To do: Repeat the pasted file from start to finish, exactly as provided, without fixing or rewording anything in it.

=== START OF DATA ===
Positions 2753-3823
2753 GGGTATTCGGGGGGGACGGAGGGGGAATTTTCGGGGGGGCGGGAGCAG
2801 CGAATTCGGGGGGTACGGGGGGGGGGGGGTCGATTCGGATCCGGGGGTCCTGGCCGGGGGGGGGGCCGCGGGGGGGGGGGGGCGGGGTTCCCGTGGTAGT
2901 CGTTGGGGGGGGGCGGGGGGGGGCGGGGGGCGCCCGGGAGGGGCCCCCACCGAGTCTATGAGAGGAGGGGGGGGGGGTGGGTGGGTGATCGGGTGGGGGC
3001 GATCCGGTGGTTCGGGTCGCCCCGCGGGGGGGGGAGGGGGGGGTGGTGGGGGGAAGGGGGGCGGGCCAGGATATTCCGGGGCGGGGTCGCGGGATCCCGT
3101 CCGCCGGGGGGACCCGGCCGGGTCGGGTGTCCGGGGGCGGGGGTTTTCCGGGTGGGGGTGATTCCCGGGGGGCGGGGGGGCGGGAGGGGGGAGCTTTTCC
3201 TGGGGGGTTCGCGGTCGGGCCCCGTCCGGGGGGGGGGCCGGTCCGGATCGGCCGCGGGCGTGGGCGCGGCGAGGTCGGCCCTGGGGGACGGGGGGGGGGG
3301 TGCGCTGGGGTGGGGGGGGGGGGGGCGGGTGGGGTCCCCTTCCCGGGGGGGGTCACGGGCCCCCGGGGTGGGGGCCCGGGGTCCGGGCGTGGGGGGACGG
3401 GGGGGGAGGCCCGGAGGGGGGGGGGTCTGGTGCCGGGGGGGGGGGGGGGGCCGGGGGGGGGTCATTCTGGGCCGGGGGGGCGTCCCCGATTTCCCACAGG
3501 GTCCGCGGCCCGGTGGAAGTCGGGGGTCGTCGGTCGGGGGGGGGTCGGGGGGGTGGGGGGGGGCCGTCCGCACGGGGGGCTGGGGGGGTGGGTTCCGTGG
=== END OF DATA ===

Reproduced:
Positions 2753-3823
2753 GGGTATTCGGGGGGGACGGAGGGGGAATTTTCGGGGGGGCGGGAGCAG
2801 CGAATTCGGGGGGTACGGGGGGGGGGGGGTCGATTCGGATCCGGGGGTCCTGGCCGGGGGGGGGGCCGCGGGGGGGGGGGGGCGGGGTTCCCGTGGTAGT
2901 CGTTGGGGGGGGGCGGGGGGGGGCGGGGGGCGCCCGGGAGGGGCCCCCACCGAGTCTATGAGAGGAGGGGGGGGGGGTGGGTGGGTGATCGGGTGGGGGC
3001 GATCCGGTGGTTCGGGTCGCCCCGCGGGGGGGGGAGGGGGGGGTGGTGGGGGGAAGGGGGGCGGGCCAGGATATTCCGGGGCGGGGTCGCGGGATCCCGT
3101 CCGCCGGGGGGACCCGGCCGGGTCGGGTGTCCGGGGGCGGGGGTTTTCCGGGTGGGGGTGATTCCCGGGGGGCGGGGGGGCGGGAGGGGGGAGCTTTTCC
3201 TGGGGGGTTCGCGGTCGGGCCCCGTCCGGGGGGGGGGCCGGTCCGGATCGGCCGCGGGCGTGGGCGCGGCGAGGTCGGCCCTGGGGGACGGGGGGGGGGG
3301 TGCGCTGGGGTGGGGGGGGGGGGGGCGGGTGGGGTCCCCTTCCCGGGGGGGGTCACGGGCCCCCGGGGTGGGGGCCCGGGGTCCGGGCGTGGGGGGACGG
3401 GGGGGGAGGCCCGGAGGGGGGGGGGTCTGGTGCCGGGGGGGGGGGGGGGGCCGGGGGGGGGTCATTCTGGGCCGGGGGGGCGTCCCCGATTTCCCACAGG
3501 GTCCGCGGCCCGGTGGAAGTCGGGGGTCGTCGGTCGGGGGGGGGTCGGGGGGGTGGGGGGGGGCCGTCCGCACGGGGGGCTGGGGGGGTGGGTTCCGTGG